On the other hand, there was actually plenty of mobile related news that wasn't handset related. You just have to know what to look for. Heck, the keynote was by Qualcomm CEO Paul Jacobs instead of Microsoft's finest. What clearer indication does one need that we're entering a mobile era where desktop takes a back seat?
There was plenty of mobile news as far as I'm concerned. Qualcomm finally announced MSM8974, the part which is essentially the MSM8960 successor on Qualcomm's roadmap, and a revamped version of APQ8064 with Krait 300 CPU inside. They also rolled out new Snapdragon branding which completely casts away Qualcomm's previous S-series and has me yet again fielding questions from everyone about what part now fits under what arbitrarily drawn umbrella in the 200 / 400 / 600 / 800 series (spoiler: Even I don't know how the existing lineup maps to the new numbering, just that the part I will keep calling MSM8974 is an 800 series and that APQ8064T is a 600 series). NVIDIA formally announced its Tegra 4 SoC the night ahead of the CES rush, and alongside it, Project Shield, its mobile gaming platform slash PC gaming accessory. In addition Nvidia announced its Icera i500 LTE platform and made some interesting promises about future upgradeability. Similarly Samsung announced Exynos 5 Octa, (an absolutely unforgivably atrocious name for an SoC that will expose at most 4 cores at once to the OS, and with 5410 not 5810 as its part number). Samsung also showed some curved displays and example designs I got a chance to look at, before telling me they regretted ever letting me into their showroom and meeting area. Broadcom also teased, but somehow didn't actually formally announce, its LTE baseband that has been rumored and rumbled about for months. We saw the first PowerVR Series6 GPU, a two cluster, running on LG's silicon that's inside some of its smart TVs. I met with Allwinner who talked about their A31 and A20 SoCs that are getting a lot of attention, in perhaps the event's smallest meeting room. Audience also announced their eS515 noise cancelation and sound processor, the first to implement a three-mic algorithm (others with three switch between pairs). Amazingly T-Mobile also lit up AMR-WB (adaptive multi rate wideband) for higher fidelity voice calls across the whole network right during the show. In short, there's a ton of mobile news, it just isn't mobile handsets or something necessarily tangible.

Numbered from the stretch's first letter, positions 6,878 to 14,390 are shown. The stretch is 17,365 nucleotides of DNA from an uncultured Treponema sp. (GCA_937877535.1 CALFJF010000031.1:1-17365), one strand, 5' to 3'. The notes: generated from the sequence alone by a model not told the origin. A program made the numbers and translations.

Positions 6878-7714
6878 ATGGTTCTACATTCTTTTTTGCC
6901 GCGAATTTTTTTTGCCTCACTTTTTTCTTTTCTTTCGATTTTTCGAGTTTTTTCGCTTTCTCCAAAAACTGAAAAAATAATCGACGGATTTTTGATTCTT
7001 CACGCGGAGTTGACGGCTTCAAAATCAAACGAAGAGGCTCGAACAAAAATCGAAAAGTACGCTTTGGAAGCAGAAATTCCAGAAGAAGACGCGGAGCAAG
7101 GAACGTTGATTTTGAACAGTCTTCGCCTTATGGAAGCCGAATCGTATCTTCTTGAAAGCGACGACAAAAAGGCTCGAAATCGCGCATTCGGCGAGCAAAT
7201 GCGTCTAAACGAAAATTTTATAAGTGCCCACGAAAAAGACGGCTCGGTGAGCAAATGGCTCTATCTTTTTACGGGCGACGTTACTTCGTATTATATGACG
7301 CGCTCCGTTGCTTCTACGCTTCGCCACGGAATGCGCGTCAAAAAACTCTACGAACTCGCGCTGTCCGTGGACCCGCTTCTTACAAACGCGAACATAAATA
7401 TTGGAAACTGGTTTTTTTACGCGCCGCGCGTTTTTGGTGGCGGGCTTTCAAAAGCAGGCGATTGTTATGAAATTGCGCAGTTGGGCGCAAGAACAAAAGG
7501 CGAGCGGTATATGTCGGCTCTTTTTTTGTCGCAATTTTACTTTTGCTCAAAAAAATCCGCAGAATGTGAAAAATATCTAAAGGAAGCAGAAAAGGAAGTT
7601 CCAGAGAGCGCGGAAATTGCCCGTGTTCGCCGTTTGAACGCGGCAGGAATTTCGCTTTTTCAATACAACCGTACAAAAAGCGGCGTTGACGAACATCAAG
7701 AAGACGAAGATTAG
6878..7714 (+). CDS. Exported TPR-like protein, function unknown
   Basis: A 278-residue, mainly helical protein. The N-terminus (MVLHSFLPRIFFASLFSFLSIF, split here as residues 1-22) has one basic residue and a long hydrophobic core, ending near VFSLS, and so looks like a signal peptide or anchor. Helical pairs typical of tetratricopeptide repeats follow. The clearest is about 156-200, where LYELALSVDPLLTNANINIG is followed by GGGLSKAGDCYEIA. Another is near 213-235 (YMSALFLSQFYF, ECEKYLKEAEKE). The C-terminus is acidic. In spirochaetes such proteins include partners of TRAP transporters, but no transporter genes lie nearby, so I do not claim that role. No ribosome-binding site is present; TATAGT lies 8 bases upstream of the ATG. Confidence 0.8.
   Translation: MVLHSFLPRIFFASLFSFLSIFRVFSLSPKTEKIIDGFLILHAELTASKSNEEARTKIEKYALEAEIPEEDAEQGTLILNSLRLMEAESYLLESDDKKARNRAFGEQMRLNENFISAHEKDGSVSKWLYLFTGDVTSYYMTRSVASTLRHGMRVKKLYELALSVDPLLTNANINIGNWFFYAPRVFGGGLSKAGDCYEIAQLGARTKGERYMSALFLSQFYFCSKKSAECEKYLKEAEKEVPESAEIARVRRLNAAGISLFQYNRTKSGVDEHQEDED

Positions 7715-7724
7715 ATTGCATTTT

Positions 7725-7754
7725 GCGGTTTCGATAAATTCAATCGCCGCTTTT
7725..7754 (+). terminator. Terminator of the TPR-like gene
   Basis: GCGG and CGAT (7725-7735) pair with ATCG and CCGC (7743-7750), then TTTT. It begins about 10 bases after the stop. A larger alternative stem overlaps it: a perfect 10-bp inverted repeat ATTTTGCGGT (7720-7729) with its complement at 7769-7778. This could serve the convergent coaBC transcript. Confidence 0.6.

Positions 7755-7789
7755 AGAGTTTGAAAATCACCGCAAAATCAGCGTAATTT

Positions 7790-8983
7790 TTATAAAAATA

I guess my takeaway is that CES's niche in the mobile space isn't to be the place for handsets you can put your hands on, but rather for as a place to lay the groundwork for that to happen at MWC. Essentially companies announce or tease hardware for what's going to show up at the next show in specific devices, and I get that this is what most people are after, but if you're looking for CES to be that venue you're doing things very, very wrong. Anyhow, the above is really what CES seems like to me, with lots of announcements about things that we will shortly see in actual devices announced at that next show.
Wireless charging was also a huge theme for my CES — somehow I met with every wireless charging standards body and a few charge transmission and receive chip suppliers in the same day. The differences between resonant and magnetic inductance based wireless charging systems are now burned into my head. The operators and device makers are testing the waters with just a few devices to see how consumers react, and the future of wireless charging hinges on their adoption.
The real winners of CES in my mind are two things — the Samsung Galaxy Camera, and Oculus Rift.
Samsung Galaxy Camera seemed to be everywhere. Even though the device had nothing to do with CES, I couldn't help but notice that everyone seemed to have one — journalists, analysts, attendees, exhibitors, you name it. People who were clearly sampled a review unit and others that simply went out and bought the device to try it out. I found myself pulling out my DSLR less and less and using the Galaxy Camera more and more for video, simple photos, and whenever I had it handy. Obviously the Galaxy Camera can't match even the most entry-level DSLR, but there's something immediately more powerful about a camera that's uploading photos and videos to Dropbox so you'll have them ready, or the ability to immediately tweet and post something interesting. Connected camera is going to become even more of a critical topic in the coming year, and I've never ever had a device elicit so many questions and curious glances as the Galaxy Camera in my time reviewing devices. Say what you want about the imaging experience or battery life, but Samsung did an excellent job nailing most of the core fundamentals and UX right out of the gate with Galaxy Camera. That's something the Nikon S800c and Polaroid are still a ways away from.